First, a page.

There is always one month a year where Thai football gets a bit of fame. Many big Premier League teams often tour in Thailand and surrounding countries, with Manchester United doing so almost every season due to the massive fan base in Asia. During that time, everyone is looking the matches, hoping for an upset. Many football fans got one the other day, when Singha All Stars beat English champions Manchester United 1-0, in what was definitely a shock result. In England, there are very few people, if any, who look Thai football regularly, but now, they have a reason.

Lee Tuck. Lee Tuck is an Englishman who started off, like many, playing non-league football. The Yorkshireman started playing for Farsley Celtic, but struggled to make an impact. As a result of this, Tuck made a very bold move, and in 2010, travelled to Thailand. He had been invited to play for Nakhon Pathom FC, and the striker eagerly accepted. English players moving abroad to play football is often unheard of, and it is estimated that there are less than 300 British players playing professional football abroad, preferring the English game.

But why do English players not like moving abroad? The style of play? English football is known to have a very different style of play to other nations. The game is very physical, and often sees some of the best stars in the world flop due to their lack of strength, relying on technique and skill move in other leagues, such as the Serie A or Liga BBVA. The quality and number of leagues? England is full of leagues, with football affecting everyone’s lives in England. With so many leagues available to play in, with a good quality of football, why go anywhere else? In 1978, West Bromwich Albion midfielder John Trewick summed up a big reason as to why players don’t like to move. West Brom had been on a tour of China, and the players had all visited The Great Wall, and when asked to reflect on the experience, he said it was impressive, but replied "Once you've seen one wall, you've seen them all." Whether you agree or not, Trewick’s tongue-in-cheek comment encapsulates a perception that British footballers often lack the will or curiosity to play and live overseas.

Of course, there have been exceptions. David Beckham has become known for travelling around the world following his departure from Manchester United. Within 10 years, Becks had played in Spain for Real Madrid, then to America to play with LA Galaxy, following moves to Italy with AC Milan and finally ended up in France, with Paris Saint-Germain, before finally retiring after a notorious career. Laurie Cunningham was one of the first English players to go abroad, and definitely the first to do so and make a big impact. From 1979 to 1989 Cunningham had played for Real Madrid, Marseille and Rayo Vallecano. Paul Gascoigne was another, who was in Italy for 3 years playing for Lazio. Steve McManaman managed to feature for Real Madrid, possibly the best team in the world at the time, for four years, soon followed by Michael Owen.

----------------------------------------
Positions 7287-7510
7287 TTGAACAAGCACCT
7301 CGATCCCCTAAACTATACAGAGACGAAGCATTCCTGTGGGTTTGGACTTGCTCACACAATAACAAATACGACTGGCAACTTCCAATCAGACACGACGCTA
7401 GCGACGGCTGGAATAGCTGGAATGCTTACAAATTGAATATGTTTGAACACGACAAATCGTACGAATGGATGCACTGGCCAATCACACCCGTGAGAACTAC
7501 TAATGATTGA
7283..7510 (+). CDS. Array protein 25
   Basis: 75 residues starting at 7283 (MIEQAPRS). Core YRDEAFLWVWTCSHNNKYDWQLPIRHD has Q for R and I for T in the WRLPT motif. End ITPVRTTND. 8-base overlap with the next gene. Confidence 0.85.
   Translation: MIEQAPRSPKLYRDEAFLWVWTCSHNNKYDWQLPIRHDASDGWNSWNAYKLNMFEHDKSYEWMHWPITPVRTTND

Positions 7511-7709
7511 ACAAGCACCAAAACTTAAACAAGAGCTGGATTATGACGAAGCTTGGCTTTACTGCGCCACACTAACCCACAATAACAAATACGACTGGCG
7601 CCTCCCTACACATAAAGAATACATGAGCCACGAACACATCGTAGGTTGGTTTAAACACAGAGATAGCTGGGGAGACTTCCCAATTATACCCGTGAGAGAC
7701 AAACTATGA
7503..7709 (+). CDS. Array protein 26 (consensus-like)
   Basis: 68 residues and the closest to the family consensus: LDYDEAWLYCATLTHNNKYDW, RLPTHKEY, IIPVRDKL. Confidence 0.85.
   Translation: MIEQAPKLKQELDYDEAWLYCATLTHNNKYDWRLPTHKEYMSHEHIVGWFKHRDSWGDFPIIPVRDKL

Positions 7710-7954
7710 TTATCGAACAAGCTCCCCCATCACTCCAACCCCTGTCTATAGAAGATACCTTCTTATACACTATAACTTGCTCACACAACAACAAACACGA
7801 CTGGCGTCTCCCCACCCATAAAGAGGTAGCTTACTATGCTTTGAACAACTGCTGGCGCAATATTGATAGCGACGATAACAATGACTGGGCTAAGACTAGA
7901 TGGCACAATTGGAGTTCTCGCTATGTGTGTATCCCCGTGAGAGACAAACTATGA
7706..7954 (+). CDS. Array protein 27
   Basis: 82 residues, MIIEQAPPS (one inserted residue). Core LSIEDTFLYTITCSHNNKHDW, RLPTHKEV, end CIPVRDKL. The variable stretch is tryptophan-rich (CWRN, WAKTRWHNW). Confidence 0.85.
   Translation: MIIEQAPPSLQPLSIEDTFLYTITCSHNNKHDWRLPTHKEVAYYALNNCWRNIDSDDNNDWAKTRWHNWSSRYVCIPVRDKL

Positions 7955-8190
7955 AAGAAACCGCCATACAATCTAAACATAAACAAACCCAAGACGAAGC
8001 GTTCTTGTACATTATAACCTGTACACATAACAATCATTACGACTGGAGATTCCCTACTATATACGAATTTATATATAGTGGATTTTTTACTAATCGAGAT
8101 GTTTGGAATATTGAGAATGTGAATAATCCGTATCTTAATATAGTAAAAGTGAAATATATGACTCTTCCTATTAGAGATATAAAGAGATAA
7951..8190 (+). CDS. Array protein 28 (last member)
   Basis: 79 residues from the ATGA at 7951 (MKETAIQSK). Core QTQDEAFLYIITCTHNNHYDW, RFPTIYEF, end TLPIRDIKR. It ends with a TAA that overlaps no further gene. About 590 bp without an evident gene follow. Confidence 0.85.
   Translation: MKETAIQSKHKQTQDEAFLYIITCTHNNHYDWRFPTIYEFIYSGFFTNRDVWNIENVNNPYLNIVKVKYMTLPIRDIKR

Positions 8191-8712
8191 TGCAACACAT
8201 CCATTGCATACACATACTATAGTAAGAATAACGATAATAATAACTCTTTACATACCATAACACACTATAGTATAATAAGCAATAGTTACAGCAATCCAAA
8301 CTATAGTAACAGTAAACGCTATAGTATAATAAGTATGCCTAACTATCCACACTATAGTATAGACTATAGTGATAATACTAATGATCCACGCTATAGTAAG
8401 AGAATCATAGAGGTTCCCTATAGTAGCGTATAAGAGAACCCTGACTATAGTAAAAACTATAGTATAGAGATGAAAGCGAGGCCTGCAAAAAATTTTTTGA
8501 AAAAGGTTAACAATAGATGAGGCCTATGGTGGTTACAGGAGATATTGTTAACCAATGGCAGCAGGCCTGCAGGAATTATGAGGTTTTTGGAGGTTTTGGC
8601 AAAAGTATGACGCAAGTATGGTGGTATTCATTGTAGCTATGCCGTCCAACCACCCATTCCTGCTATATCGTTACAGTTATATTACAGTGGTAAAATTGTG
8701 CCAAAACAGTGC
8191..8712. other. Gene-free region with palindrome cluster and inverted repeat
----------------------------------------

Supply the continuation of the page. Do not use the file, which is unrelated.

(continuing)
However, there have been one big difference between all these stars and Lee Tuck, the local lad who couldn’t get success in the non-leagues. Beckham and co moved abroad as established stars, loved by many around the world. Lee Tuck moved as an unknown player, with no reputation, and little understanding of the style of football, language and culture. It was a bold move, as he had travelled half way around the world to possibly play football for a team he knew little about. During the 2010 season Nakhon finished 5th, having been relegated the season before. Trouble then arose for Lee as Nakhon Pathom were suspended for two years following the final play-off game. Tuck’s short career in Thailand could have already been over, but instead he managed to make a move to the capital of Thailand to play for Bangkok FC, also in the second tier, where the Huddersfield man's adventurous spirit is being rewarded in a big way.

Since signing for Bangkok FC, Lee Tuck has played 60 times, in which he has scored an incredible 45 goals, meaning he would win the Thailand Golden Boot, and become a household name across Thailand, while also finally getting noticed back home in England. Due to this success he has been involved in multiple interviews, giving insights into the move and change, possibly persuading others to move too if in need of football. One thing that really impressed Tuck was the fans. In Thailand, at the end of each match, the home fans chant the name of the opposing team, while the players of that team go up to them to pay respects. It is little things like that that make the game more enjoyable, and much better to play in, and Tuck has said he is delighted he made the move.

His robust, no nonsense style has been the scourge of many a defender, illustrated perfectly by numerous goals, a key area of his game, derived from playing in England, that has helped him rapidly in Thailand. Muscular, intelligent runs down wings are often topped off by beautifully timed feints between defenders in Tuck’s game, drawing goalkeepers away and calmly lifting it over the advancing stopper. The 24 year old is yet to hit his peak in football, and with interest from numerous clubs in the top flight, Tuck could soon become a leading star throughout Thailand.

Lee Tuck made the bold move which certainly paid off, and now many in England have seen his achievements and accomplishments. Before now, it has been tough to find English footballers who would happily move abroad to play football, but Tuck could be able to about that. With a golden future beckoning, Tuck could well become the best player in Thailand soon, making others want to join him. This could be the start of a new era of British Footballers, which in theory could also change the Premier League and other divisions throughout England.

But for now, and for many years to come, Lee Tuck is the star in Thailand.